“Thank God I’m Old” by Cast of Barnum
“Thank God I’m Old” is one of those songs in which the narrator is lamenting the state of the world. But in this case, thematically she is doing so in a roundabout way. And that is by expressing thankfulness for her old age.
In other words, the world itself is headed down a path of immorality. These days, the only thing people are concerned about is money. Also they speak in public in a way which in times past would have been considered unacceptable. And perhaps relatedly we can say, the songs that come out are no longer “sweet”.
So the vocalist herself “do(es) not want to be young”. Or put differently, she’s quite okay with most likely not bearing witness to how the world will progress. Or phrased differently yet again, with the way things are going she is not even interested in being alive years from now.
But all of that being said, it should be noted that the lady who originally sang this song was one Joice Heith, who at the time was being paraded by circus master P.T. Barnum as the oldest living woman.
Indeed he presented her as being a solid 160 years of age, which we would venture to say is way older than any other human being in verifiable history. And whereas that assertion was ultimately proven to be a gimmick, Heith was still pretty aged nonetheless. But ultimately, it isn’t like the lyrics of this song were actually written by her. Rather it was authored by others to fit into this, shall we say fictional character.
“Thank God I’m Old” Facts
Artist(s): Cast of Barnum
Album/EP: “Barnum Soundtrack”
Was “Thank God I’m Old” a single release?
The “Barnum Soundtrack” Album
Thank God I’m Old was the fourth song of the cast album of the American musical production, Barnum. The concept of Barnum was based on the life of American author, showman, politician and businessman, Phineas Taylor Barnum.
The musical covered the period of Barnum’s life when he was very influential in America and major cities globally. He had performed with his companies worldwide, and between 1835 to 1880, he was at the peak of all his careers. The production combined traditional musical theater and elements from the circus, making it very entertaining and intriguing. The original show ran for over 800 performances and 26 previews at Broadway.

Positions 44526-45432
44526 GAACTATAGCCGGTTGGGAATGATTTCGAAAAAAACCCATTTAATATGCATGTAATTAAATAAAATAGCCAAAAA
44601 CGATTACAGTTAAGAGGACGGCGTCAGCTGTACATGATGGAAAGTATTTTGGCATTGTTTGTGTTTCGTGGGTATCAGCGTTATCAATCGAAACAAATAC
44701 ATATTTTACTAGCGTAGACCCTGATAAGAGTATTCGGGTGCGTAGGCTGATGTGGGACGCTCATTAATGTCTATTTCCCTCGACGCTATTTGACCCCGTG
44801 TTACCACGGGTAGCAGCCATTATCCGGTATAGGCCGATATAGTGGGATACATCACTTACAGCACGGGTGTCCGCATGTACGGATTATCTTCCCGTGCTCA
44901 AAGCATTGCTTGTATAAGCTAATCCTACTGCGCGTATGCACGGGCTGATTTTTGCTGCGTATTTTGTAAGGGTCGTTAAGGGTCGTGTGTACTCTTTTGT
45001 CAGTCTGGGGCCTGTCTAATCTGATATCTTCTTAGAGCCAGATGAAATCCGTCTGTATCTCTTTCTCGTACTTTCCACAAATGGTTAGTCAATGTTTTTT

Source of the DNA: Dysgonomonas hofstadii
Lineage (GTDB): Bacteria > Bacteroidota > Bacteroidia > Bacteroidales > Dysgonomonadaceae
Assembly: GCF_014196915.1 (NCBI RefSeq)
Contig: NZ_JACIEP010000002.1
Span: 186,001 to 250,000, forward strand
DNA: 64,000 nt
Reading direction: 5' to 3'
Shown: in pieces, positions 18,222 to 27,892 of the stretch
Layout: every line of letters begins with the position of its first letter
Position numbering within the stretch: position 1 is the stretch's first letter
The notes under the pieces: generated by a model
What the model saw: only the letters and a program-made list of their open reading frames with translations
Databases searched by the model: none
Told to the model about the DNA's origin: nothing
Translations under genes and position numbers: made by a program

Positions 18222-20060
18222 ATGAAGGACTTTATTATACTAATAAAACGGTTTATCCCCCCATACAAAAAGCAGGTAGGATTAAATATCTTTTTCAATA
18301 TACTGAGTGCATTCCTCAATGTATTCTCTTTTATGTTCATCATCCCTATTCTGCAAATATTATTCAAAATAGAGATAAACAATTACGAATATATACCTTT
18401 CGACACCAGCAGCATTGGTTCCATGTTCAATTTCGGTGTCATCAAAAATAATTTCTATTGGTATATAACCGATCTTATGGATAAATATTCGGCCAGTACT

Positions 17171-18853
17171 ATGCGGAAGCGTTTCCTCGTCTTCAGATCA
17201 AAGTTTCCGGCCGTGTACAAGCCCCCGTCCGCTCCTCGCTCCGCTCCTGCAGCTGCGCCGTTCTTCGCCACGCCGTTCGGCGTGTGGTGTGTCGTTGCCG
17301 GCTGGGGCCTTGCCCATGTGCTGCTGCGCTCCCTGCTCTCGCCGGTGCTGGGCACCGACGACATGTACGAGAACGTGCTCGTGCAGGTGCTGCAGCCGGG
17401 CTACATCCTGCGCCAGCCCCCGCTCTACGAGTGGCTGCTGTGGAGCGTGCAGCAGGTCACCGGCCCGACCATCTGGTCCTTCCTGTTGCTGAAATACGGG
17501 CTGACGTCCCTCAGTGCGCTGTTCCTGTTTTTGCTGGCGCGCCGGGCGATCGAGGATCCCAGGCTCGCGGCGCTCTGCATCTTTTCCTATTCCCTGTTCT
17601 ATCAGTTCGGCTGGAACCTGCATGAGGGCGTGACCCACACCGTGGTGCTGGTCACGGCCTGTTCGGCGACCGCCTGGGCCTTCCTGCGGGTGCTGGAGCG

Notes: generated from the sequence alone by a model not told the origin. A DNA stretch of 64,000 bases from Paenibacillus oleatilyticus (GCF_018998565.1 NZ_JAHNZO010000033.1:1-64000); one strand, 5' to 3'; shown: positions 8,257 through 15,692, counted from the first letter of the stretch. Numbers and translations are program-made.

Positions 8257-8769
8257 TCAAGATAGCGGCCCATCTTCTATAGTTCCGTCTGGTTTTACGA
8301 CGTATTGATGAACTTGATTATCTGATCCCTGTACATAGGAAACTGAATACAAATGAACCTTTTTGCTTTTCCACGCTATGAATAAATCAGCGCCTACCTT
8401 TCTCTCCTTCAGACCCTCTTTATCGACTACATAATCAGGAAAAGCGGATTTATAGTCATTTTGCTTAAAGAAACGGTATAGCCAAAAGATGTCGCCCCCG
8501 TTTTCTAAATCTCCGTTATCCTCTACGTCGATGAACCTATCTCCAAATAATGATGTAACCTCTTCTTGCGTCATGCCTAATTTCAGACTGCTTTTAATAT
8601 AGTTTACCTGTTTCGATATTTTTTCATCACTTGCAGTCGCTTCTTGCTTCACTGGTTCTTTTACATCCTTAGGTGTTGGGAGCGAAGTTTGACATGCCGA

Cy Coleman composed all the songs of the 25-track cast album of Barnum. However, many people performed the pieces in the musical. Cy Coleman drew influence from circus music, and Stewart infused his words with Barnum’s entertaining balderdash. Barnum’s discoveries, Terri White, Leonard Crofoot, and Marianne Tatum) each performed their songs from the album, and there was William C. Witter, who treated Barnum’s life as a circus show.
Thank God I’m Old was in Act I of the musical, was composed by CY Coleman and had lyrics from Michael Stewart. The song was to acknowledge the presence of Joice Heth in Barnum’s life. The real Joice Heth was a slave and the woman who launched the showmanship career of Barnum.
The Real Story of Joice Heth
African American woman Joice Heth was born in 1756. The subject of slavery was evident in her century. Joice was sold in June 1835 to Coley Bartram and R.W. Lindsay.
Lindsay tried convincing his customers, that Joice was one of President George Washington’s childhood nurses. After his attempts to do that failed, he sold her to the American Showman, Phineas Taylor Barnum.
P.T. Barnum began advertising Joice, describing her as a slave of Augustine Washington. The showman exhibited Joice Heth as 161 years old in her prime. At this time, Joice was very old and completely paralyzed but could speak. Barnum’s first exhibit of Joice was on August 11, 1835.
To aid his act and make it believable, Barnum had some teeth of Joice removed and exhibited her looking old, toothless and her entire body wrinkled.
Joice told stories to various tourists about her “time” with President George Washington and sang hymns. The entire façade proved successful for P.T. Barnum as Joice earned his master about $1,500 a week from her exhibitions.
79-year-old Joice Heth died the following year in Bethel, Connecticut. A public display of her autopsy was done and P.T Barnum’s façade was discovered. He denied it initially but admitted to the hoax sometime later.